Is leadership development a top concern at your organization? If so, you’re right there with the majority of American companies. Building succession plans is a critical task at every company, yet very few are prepared to replace leaders when they’re lost.

A 2015 Deloitte report cites that the National Association of Corporate Directors reported “fewer than one in four private company boards say they have a formal succession plan in place.” The report goes on to point out, “For a business, working without a succession plan can invite disruption, uncertainty, and conflict, and endangers future competitiveness.”

Although the age ranges of generations are not hard and fast, it’s safe to say that many of your company’s leaders in the next 10 to 15 years will be millennials. A lot of people still see millennials in their minds as college students or just starting their careers, but the reality is that many of them are well into their thirties, mid-career, with plenty of experience under their belts. Not to mention, they’ve already become the largest generation in the workforce.

Every company that wants to be in existence 10 years from now has to look at how well they’re developing their next generation of leaders.

Considering how much the millennial generation values professional growth and development – 87 percent say it’s important in a job – the way you train them for succession has to look different than it did 10 or 20 years ago. If you’re not using modern methods, these high-potential leaders are going to recognize pretty quickly that their future would be brighter with a different company.

So how do you identify your high-potential, next-generation leaders and prepare them to be highly successful leaders in your organization?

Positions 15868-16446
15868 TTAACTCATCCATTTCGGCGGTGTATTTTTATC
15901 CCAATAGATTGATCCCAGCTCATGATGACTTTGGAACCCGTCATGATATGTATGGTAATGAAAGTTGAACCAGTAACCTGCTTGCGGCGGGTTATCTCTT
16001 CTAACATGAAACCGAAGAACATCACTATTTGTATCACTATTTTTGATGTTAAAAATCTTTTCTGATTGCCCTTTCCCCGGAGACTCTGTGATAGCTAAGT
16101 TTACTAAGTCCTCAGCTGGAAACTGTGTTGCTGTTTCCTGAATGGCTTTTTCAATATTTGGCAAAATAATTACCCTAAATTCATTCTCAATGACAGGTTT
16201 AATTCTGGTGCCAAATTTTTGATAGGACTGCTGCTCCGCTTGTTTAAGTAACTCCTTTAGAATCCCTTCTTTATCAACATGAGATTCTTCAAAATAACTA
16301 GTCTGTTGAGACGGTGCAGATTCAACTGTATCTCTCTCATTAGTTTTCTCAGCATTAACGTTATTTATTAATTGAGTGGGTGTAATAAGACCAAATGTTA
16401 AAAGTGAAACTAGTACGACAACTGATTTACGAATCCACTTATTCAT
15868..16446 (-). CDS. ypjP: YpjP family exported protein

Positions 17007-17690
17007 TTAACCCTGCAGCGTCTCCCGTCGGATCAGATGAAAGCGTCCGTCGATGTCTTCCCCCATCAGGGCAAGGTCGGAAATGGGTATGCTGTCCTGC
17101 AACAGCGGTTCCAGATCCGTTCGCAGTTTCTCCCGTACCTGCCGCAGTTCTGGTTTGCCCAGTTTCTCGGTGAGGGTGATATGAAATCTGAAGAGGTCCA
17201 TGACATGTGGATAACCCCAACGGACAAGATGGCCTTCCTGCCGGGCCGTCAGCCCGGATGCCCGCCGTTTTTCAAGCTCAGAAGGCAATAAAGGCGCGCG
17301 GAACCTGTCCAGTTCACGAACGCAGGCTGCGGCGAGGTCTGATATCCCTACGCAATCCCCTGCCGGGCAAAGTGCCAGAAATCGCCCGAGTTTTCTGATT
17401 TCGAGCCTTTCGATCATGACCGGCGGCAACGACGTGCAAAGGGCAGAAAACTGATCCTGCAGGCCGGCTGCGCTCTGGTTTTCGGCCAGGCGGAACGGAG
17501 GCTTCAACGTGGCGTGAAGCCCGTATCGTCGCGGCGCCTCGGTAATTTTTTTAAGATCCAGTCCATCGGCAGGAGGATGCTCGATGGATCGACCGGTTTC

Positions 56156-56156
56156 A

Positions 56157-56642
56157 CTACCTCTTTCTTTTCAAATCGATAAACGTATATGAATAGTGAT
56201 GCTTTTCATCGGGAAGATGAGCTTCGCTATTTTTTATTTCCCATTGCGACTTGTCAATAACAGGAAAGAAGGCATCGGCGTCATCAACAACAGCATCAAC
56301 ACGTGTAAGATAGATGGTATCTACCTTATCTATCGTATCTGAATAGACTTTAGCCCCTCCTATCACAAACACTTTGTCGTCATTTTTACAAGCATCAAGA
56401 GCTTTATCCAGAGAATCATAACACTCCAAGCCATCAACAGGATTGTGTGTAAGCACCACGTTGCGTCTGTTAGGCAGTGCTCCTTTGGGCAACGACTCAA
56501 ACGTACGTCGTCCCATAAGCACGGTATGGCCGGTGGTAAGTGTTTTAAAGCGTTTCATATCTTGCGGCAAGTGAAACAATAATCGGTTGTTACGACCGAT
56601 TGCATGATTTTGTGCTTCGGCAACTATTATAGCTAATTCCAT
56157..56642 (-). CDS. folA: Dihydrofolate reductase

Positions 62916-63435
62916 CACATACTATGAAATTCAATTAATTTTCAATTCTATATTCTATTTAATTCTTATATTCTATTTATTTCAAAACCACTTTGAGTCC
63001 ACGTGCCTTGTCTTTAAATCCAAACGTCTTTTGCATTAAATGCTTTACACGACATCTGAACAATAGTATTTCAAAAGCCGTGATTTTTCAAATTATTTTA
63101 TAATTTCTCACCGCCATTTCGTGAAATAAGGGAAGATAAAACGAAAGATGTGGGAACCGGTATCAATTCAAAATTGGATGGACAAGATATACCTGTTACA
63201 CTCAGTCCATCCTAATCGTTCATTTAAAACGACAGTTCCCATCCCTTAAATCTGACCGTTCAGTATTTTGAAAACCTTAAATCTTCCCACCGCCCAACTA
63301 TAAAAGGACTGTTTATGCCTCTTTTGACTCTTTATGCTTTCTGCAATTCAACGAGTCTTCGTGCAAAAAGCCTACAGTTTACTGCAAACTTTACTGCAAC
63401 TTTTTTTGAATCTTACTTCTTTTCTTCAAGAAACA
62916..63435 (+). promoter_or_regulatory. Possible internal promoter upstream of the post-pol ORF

Leadership Skills for Today and Tomorrow

When you’re beginning to build a succession plan, there are a few basic questions to start with. Ask yourself:

  • Which leadership roles do we expect to open up within the next five or 10 years?
  • Do we have any C-suite or hard-to-fill roles that may open up?
  • Are there any leadership roles that may need to be created within the next five or 10 years?

Once you’ve identified these roles, you’ll need to determine the qualifications, skills and characteristics that will be most important for someone to be successful in those positions.

Some of these may be present in your current leaders, but some may be more crucial in the future than they are with today’s leaders. Certain qualifications may not matter in the future, or some characteristics may be more important than particular skills down the line.

Decide on these must-haves (not nice-to-haves) and create milestones for the potential leaders who will be in the succession plan. Doing this helps you to create a picture of the person who would be ideal for this role, so you can match high-potential employees by characteristics, and work on developing their skills before the need arises to fill a critical role.

Identifying Potential Leaders – Motivations Matter

The next task is to identify your high-potential employees – your best candidates for progressing into these leadership roles.

The preferences, habits and expectations of your millennial employees may look much different than the way your current leaders work, so it’s important to understand the general motivations that drive these potential leaders.

Kimberly Fries says in a Forbes article, “Millennials seek leadership positions to empower others and to create change. Only a very small minority do so for compensatory reasons or to establish a legacy.” Fair compensation matters, of course, but it’s not the primary driver for climbing the ladder. Most of your millennial employees expect leaders to be change agents that make the world a better place, so that’s what they strive to be themselves.

So, when you’re keeping in mind these motivations, how do you then identify your high-potential employees for leadership?

Performance, Potential, Planning and Promises

Bersin by Deloitte defines them this way: “A high-potential employee is one who has been identified as having the potential, ability, and aspiration to hold successive leadership positions in an organization.”

Your high potentials (HiPos) may also be high performers, but one does not necessitate the other. Some of your highest performers are fantastic in their roles, but they may not be effective at leading people or possess the aspiration to be a leader. And that’s OK – you still need them. You’re not looking to turn the entire company into potential leaders.